Overcharged Globe subscribers won’t get refund
MANILA, Philippines—The Court of Appeals has issued a 60-day temporary restraining order stopping the National Telecommunications Commission (NTC) from enforcing an order to Globe Telecom to refund its subscribers for overpriced text messaging rates.
In a nine-page resolution dated Sept. 3, the appeals court’s 16th Division through Associate Justice Maria Elisa Sempio-Dy said the huge amount to be collected from Globe is one of the reasons that a restraining order should be issued.
The appeals court added that there is also no clear mechanisms on how to effect the refund for postpaid and prepaid subscribers.
“Moreover, if the assailed decision is not restrained at this stage and implementation thereof is allowed to proceed and this Court later on finds that the appealed decision should be set aside, recovery of the amounts already garnished might later on prove to be impossible for petitioner and render our decision ineffectual,” the appeals court said.
The restraining order shall take effect upon the payment of P500,000 cash bond or approval of a surety bond application by Globe.
At the same time, it also ordered the NTC to explain within 10 days why the restraining order should not be made permanent.
NTC earlier said that the cellular mobile telephone service (CMTS) providers running liability to the subscribing public is over P7 billion. Thus, it issued separate orders to mobile networks to immediately refund and cut messaging charges from P1 to P0.80.
The NTC also ordered the three telecom companies to refund or reimburse their subscribers these excess charge of P0.20 per off-net SMS from the effectivity of the memorandum circular until fully settled, by crediting the load of prepaid subscribers or effecting the refund through the respective bills for postpaid subscribers.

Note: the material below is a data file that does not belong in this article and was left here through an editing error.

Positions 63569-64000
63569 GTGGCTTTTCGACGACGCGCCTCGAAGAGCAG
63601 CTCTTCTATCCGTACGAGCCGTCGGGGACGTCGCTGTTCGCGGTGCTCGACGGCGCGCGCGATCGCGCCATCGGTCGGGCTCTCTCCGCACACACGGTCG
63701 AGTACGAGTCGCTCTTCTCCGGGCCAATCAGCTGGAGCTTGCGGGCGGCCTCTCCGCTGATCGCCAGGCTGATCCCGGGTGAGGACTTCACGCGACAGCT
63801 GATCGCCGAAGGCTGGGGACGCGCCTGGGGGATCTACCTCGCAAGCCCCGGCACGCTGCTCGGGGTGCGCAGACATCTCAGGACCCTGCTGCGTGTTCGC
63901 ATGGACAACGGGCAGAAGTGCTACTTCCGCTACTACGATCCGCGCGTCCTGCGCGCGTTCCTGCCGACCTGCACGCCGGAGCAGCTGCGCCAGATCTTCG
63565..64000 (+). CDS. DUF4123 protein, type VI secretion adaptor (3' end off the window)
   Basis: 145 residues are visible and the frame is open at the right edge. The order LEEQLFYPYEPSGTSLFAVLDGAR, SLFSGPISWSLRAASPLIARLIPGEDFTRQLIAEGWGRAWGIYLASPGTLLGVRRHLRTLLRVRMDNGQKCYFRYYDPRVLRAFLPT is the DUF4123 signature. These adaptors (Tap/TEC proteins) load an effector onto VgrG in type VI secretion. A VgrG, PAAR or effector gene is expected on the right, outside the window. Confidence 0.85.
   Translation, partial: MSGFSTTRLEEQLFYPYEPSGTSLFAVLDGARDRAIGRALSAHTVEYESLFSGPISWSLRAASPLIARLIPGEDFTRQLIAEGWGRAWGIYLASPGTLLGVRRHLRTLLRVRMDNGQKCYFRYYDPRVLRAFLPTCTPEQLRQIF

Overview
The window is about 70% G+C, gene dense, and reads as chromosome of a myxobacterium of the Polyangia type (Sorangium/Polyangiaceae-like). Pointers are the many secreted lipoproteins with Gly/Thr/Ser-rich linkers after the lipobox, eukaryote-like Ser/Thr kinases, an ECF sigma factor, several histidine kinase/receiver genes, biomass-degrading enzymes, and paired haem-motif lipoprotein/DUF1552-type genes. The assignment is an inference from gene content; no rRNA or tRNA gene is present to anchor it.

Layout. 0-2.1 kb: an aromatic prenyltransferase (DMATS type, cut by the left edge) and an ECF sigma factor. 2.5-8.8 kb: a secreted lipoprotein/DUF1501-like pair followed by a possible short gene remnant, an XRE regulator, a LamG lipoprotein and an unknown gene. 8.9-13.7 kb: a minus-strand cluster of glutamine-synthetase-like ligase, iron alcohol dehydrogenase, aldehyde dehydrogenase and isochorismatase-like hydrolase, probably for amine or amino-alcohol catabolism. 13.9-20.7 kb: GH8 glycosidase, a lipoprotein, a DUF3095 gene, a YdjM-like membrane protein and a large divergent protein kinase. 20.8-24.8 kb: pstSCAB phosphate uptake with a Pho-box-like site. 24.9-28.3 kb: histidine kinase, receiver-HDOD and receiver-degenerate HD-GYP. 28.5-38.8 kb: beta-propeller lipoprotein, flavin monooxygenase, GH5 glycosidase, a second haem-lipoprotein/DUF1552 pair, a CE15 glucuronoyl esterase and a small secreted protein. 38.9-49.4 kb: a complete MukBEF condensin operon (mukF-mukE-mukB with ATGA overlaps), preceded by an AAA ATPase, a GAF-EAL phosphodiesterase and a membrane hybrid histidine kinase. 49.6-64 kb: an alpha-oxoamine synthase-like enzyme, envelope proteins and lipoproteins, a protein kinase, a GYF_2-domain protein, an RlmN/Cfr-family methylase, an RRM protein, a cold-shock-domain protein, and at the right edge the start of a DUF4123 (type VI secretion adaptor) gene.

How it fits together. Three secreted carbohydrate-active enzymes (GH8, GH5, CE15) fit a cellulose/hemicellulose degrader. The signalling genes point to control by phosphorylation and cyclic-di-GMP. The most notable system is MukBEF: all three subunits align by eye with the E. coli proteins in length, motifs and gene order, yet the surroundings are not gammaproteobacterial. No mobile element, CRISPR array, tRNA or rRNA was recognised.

Digitel, which operates Sun Cellular, already received a TRO from the Court of Appeals.
Smart also has a separate petition before the appellate court.
Globe, in its petition, said it is not clear how the NTC order can be implemented.
“To whom will the P0.20 refund per text be given, when the identity of the prepaid users is unknown, and the great overwhelming majority of the prepaid market have long been using and continue to use unlimited (instead of piso-per-text) services?” Globe asked.
It added that they are not sure either how much should be given to each prepaid subscriber considering that neither Globe nor the other CMTS providers could find a way of knowing how much each of the million subscribers had consumed in prepaid loads in the past.
“But this begs the question: are these subscribers the very same subscribers who were charged one peso (P1.00) per text in the past? If they are not, then where is consumer justice there?” Globe added.
Globe added that the NTC’s order is putting into jeopardy the financial viability of the entire telecommunications industry and the public will likely suffer if it is not enjoined.
“It may be true that what the Commission did was popular. But what it did was, without doubt, premeditatedly unjust and this continuing injustice and disservice must be stopped,” the company stressed.
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